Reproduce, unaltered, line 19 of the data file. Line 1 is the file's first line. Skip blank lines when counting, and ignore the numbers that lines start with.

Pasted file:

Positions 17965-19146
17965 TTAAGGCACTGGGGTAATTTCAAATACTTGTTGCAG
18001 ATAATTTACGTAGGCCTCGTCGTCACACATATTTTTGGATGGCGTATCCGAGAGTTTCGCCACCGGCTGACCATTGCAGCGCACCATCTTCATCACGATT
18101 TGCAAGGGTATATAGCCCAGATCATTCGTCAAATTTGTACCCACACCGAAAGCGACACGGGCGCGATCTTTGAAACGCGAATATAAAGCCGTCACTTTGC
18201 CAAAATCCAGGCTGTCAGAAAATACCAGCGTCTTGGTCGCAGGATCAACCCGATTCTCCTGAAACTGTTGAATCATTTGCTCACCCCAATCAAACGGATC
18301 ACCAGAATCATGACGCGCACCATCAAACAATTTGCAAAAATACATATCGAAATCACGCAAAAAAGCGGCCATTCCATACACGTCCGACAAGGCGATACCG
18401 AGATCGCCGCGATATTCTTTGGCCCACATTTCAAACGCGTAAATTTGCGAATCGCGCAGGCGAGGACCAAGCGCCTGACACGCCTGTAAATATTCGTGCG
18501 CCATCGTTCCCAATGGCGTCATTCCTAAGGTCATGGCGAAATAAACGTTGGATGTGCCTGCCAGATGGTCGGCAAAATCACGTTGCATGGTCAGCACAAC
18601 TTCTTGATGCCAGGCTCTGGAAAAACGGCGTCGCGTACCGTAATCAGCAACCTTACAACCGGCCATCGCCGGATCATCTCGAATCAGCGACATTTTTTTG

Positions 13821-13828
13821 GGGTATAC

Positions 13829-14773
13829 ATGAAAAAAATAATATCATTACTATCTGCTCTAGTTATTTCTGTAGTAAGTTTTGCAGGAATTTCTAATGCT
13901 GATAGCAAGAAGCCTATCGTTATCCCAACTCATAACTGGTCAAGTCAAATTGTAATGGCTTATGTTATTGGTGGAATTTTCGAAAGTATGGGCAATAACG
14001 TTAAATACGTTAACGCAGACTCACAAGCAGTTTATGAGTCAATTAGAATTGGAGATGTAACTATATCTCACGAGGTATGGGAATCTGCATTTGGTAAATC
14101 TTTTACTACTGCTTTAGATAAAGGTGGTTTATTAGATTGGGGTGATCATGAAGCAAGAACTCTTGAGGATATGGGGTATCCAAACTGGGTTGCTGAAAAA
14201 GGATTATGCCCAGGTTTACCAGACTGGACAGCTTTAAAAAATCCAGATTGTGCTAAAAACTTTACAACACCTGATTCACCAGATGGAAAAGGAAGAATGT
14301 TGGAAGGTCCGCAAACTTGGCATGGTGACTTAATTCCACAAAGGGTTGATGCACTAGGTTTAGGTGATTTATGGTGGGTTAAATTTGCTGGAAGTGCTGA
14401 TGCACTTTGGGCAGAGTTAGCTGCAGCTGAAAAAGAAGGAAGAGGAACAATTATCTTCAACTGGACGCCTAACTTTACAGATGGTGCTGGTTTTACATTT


14401 TGCACTTTGGGCAGAGTTAGCTGCAGCTGAAAAAGAAGGAAGAGGAACAATTATCTTCAACTGGACGCCTAACTTTACAGATGGTGCTGGTTTTACATTT